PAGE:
"One-Way or Round Trip? Immigrant Arrival and Return" focused on the intersection between personal migration stories, diasporic identity, and immigration policy. Kavitha Rajagopalan read from Muslims of Metropolis, which takes an intimate look at three families' immigration experiences, while Mae Ngai (Impossible Subjects) tied unauthorized entry to macro factors such as the US' broken immigration system and the policy reforms needed to address immigration in a humane and practical way.
Mitra Kalita read from her book Suburban Sahibs, about her decision to move her family from New York to India, only to return after discovering she felt even more of an outsider in India than she did in America. Professor Firoozeh Kashani-Sabet (Frontier Fictions) discussed the growth of the Iranian American community, and how the decision to stay is not only due to political factors, but perhaps a sense of not quite belonging in contemporary Iran. I found that the dialogue among speakers approaching immigration from varied disciplines was an effective and interesting way to link the personal to political (and back again) in framing this pressing policy issue.
Jen Kwok serenaded us with a ukelele'd rendition of "Date an Asian", as well as the first song she ever wrote, about the difficulties of being a sassy fat girl stuck in a skinny Asian girl's body. Ed Lin read several short pieces recounting his childhood hatred of playing clarinet and getting cursed out by his exacting, uptight music teacher. Lin then channeled his mom to tell a ghost story, which turned out to just be her describing the anxiety she experienced while watching The Ring.
The speakers then discussed issues of being looked to as an "authentic" Asian American voice -- whether from white readers or their own communities -- and how their "eclectic style" was sometimes met with resistance or confusion. Ironically, a white lady in the audience made the comment that she was surprised by the panelists' humor and even (gasp!) vulgarity, and found that Asian American writing was not usually like that...was this a trend in Asian American literature? After some palpable squirming and cringing in the audience (I was hoping for a bellowing AW HELL NAW from the back), Porochista Khakpour replied: "People of color are funny and vulgar and raw just like other people," to which Sesshu Foster added: "There's a trend in mainstream culture of boring and staid literature, and I don't want to be that." Boom! And that's real talk!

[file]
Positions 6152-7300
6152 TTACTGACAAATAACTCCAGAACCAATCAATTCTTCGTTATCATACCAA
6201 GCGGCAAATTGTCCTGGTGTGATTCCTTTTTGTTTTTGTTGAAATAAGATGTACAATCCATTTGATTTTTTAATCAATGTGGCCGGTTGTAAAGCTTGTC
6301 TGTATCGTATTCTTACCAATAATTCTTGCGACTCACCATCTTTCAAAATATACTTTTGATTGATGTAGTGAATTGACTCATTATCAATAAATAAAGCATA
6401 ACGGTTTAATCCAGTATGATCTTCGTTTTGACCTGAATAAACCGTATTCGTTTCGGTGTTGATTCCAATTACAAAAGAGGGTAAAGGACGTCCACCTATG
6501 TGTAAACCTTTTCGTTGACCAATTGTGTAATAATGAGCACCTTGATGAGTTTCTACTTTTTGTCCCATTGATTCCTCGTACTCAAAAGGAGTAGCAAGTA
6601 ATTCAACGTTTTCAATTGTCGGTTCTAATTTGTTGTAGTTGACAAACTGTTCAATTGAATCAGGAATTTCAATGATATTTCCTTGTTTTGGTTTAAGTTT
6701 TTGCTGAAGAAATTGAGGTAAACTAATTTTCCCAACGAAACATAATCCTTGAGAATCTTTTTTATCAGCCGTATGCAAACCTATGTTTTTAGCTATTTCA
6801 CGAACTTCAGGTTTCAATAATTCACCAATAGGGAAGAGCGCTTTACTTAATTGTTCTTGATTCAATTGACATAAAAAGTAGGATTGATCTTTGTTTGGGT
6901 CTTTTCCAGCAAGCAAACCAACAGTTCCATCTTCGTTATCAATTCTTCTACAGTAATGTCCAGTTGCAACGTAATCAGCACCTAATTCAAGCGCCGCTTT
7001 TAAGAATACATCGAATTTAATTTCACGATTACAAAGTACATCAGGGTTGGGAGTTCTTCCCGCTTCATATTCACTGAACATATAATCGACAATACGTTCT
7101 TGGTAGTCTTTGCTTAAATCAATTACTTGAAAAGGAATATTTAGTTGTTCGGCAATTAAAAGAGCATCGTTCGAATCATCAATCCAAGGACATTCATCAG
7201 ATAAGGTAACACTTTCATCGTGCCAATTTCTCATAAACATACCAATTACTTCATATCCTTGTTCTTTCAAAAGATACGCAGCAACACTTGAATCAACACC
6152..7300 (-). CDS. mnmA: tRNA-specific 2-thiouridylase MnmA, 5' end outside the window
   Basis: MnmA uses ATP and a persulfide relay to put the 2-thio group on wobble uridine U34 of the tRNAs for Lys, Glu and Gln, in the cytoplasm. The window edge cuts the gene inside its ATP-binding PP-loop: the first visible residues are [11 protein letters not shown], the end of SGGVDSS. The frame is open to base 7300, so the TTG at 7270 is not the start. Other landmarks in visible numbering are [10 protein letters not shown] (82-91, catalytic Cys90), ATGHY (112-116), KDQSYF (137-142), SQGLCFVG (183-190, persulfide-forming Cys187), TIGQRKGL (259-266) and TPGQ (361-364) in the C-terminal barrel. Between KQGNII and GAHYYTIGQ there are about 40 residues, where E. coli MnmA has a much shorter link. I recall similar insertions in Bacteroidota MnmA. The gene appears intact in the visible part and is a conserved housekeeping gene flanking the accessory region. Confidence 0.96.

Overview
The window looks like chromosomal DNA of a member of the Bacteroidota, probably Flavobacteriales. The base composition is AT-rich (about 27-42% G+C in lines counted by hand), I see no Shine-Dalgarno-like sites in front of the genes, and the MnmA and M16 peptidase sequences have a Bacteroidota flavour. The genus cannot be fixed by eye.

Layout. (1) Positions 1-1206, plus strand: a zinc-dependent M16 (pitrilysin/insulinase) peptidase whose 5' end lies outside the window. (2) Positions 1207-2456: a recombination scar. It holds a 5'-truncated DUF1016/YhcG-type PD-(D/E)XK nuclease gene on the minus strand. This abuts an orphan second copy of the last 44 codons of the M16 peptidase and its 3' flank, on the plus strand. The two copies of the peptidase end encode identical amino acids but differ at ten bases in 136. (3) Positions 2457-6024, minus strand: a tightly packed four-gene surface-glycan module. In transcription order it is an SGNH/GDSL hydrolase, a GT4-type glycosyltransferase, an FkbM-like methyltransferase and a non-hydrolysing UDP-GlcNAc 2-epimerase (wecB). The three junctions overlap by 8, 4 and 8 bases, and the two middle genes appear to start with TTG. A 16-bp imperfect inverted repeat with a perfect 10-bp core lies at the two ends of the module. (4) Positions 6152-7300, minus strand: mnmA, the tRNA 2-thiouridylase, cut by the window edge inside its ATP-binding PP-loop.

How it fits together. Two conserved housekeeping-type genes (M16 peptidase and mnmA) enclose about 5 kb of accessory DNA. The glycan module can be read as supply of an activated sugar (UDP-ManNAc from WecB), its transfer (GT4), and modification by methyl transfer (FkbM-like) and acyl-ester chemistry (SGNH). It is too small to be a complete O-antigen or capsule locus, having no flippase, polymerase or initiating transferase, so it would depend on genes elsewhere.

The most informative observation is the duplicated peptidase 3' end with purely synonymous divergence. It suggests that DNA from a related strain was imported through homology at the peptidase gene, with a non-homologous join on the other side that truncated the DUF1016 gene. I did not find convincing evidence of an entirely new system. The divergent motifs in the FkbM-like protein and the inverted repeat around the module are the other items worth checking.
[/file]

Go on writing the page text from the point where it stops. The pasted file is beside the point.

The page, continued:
The last panel I attended, "Beyond Harold and Kumar: Representation in a Not-Yet-Post-Racial-Era", was packed with folks to see playwright David Henry Hwang, CUNY Director of Asian American Studies Jennifer Hayashida, and Columbia School of Journalism Dean of Student Affairs Sree Sreenivasan, discussing the invisibility/visibility of Asian America in everyday American culture. Hwang read an excerpt from Yellowface, and Sreenivasan described his obsession with "Desi-spotting", and how it embarasses his kids, who consider themselves American as opposed to Indian.
While the well-worn issue of the generational gap came up, the discussion interestingly turned to the role of new blogs and social media in reclaiming Asian American identity. Hayashida felt that sites like My Mom Is A Fob, Stuff Indians Like, and Disgrasian are able to re-write racial constructs and re-claim pride in Asian American idiosyncracies in a way that may have been frowned upon by our activist predecessors. Everyone seemed in agreement that "post-racial" is a unhelpful and meaningless attempt at solidarity (with similar pitfalls as the "colorblind" argument), and moving beyond "Otherness" requires proactively talking more -- not less -- about race, class, and all the things that make up our differing and multiple identities.
Overall, the Page Turner Festival made clear that Asian American writers are no longer relegated to being racial ambassadors or bridges between the mainstream and ethnic. While sometimes overshadowed by the Amy Tans and Maxine Hong Kingstons (at least in mainstream lit), there is no dearth of powerful, raw, hilarious, touching and everything-in-between Asian American literature, which must be supported so we can continue to have a strong community of writers that voice the complexity of Asian America.